An imminent halt in the European Union’s eastward expansion will create a new geopolitical reality in Russia and the EU’s overlapping neighborhoods.
Arguably, enlargement was the EU’s most effective policy tool. As the “European model” remains very attractive for the less fortunate states living on Europe’s eastern and southern periphery, the mere prospect of joining the rich club helped export European values and institutions to the former Soviet bloc countries. The incentive of membership served as an instrument for transforming the EU’s neighborhood, bringing stability and security to the territories on the Union’s eastern frontiers. It is broadly accepted that, but for the “carrot” of EU membership, most East European newcomers would not have been able to successfully complete the series of complex and painful reforms that they started implementing at the beginning of the 1990s.
So long as the promise of eventual membership is out there -- irrespective of how distant actual membership might be -- the EU has powerful leverage and is able to pursue its strategic interests in the adjacent territories. But if the enlargement process is put on hold and the “membership lever” removed, some analysts argue, there will be a completely different ball game where the poorly defined “European Neighborhood Policy” cannot serve as a viable alternative to full-blown membership.
Thus, a new geopolitical situation is likely to emerge in the “gray zone” between the seemingly ossified eastern borders of the 27 states of United Europe and the western borders of Russia.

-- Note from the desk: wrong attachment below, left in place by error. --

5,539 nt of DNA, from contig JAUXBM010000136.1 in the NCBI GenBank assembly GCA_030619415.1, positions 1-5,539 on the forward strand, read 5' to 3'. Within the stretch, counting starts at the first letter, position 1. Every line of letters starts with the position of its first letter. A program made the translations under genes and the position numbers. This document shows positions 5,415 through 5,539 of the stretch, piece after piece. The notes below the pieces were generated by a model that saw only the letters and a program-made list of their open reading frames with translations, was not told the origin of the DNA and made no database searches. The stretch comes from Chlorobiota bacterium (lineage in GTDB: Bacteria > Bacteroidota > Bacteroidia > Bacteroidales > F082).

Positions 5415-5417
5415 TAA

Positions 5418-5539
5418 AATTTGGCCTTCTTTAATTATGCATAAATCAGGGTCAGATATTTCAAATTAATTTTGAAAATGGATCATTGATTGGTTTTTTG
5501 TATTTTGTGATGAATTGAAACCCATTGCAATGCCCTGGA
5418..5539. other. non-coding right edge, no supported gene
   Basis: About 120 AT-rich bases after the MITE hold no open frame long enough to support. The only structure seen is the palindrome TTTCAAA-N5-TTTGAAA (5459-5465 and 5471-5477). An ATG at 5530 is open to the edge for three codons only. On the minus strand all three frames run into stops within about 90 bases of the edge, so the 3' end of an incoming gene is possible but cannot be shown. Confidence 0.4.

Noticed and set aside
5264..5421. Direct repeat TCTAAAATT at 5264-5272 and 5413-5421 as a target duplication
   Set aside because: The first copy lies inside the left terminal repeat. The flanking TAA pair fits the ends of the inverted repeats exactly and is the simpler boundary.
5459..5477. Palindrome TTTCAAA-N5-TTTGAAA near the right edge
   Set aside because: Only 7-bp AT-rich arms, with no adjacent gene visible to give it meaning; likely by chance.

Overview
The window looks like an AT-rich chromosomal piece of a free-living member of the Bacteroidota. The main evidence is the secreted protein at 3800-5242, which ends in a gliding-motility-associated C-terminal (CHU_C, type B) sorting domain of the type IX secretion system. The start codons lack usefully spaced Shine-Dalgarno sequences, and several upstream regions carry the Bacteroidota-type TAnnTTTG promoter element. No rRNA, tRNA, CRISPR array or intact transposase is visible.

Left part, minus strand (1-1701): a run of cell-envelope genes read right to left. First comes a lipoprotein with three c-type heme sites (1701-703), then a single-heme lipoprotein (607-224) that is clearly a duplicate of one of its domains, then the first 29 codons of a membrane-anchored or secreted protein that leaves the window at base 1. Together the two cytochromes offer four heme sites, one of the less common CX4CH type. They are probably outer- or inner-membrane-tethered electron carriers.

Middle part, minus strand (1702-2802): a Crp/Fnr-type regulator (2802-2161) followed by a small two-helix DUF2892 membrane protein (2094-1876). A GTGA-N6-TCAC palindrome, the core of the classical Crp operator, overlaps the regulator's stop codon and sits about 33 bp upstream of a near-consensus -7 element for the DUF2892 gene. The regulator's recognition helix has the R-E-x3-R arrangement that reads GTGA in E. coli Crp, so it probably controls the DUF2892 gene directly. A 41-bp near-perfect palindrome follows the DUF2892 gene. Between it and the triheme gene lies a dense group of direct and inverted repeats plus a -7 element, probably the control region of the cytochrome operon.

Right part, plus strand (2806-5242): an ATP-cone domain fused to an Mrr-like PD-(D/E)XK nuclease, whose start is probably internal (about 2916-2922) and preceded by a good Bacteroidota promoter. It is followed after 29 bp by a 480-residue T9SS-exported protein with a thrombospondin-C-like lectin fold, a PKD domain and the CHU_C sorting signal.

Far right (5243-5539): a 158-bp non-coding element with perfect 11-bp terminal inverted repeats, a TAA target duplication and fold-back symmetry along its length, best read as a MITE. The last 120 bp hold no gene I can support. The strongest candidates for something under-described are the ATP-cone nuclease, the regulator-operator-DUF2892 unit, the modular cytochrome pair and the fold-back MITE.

First, the nature of the relations between Brussels and such European-leaning post-Soviet countries as Ukraine and Georgia will likely become even fuzzier. Following the EU leadership’s decision to pause the enlargement process to sort out the bloc’s internal affairs, Kyiv’s and Tbilisi’s European prospects, never too promising in the first place, can now be regarded as illusory. The EU’s reluctance to engage Ukraine and Georgia in a meaningful way will play into the Kremlin’s hands, as Russia is keen to restore its influence in the countries that radically changed their geopolitical orientation in the course of the pro-European “color revolutions.”
Second, Europe’s participation in the mediation and settlement of the “frozen” conflicts in the post-Soviet space will likely be negligible. The only exception is possibly Transnistria, due to the lobbying efforts of Romania.
Third, as EU enlargement grinds to a halt, the role of the United States, as sole superpower and leader of the Western world, in post-Soviet Eurasia will inevitably grow.
Fourth, since Moscow and Washington continue to have diverging strategic outlooks on the post-Soviet space, the U.S.-Russia rivalry in the region will likely become more intense.
Does this mean there is an end to EU softpower? If the EU expansion stop where it is, will it pick up again? The loss of the potential to join the EU to Ukraine would be devastating. This would be doubly so if the EU and world does nothing to stop the annexation of parts of the xUSSR republics by Russia [such as Transdnestr and chunks of Georgia].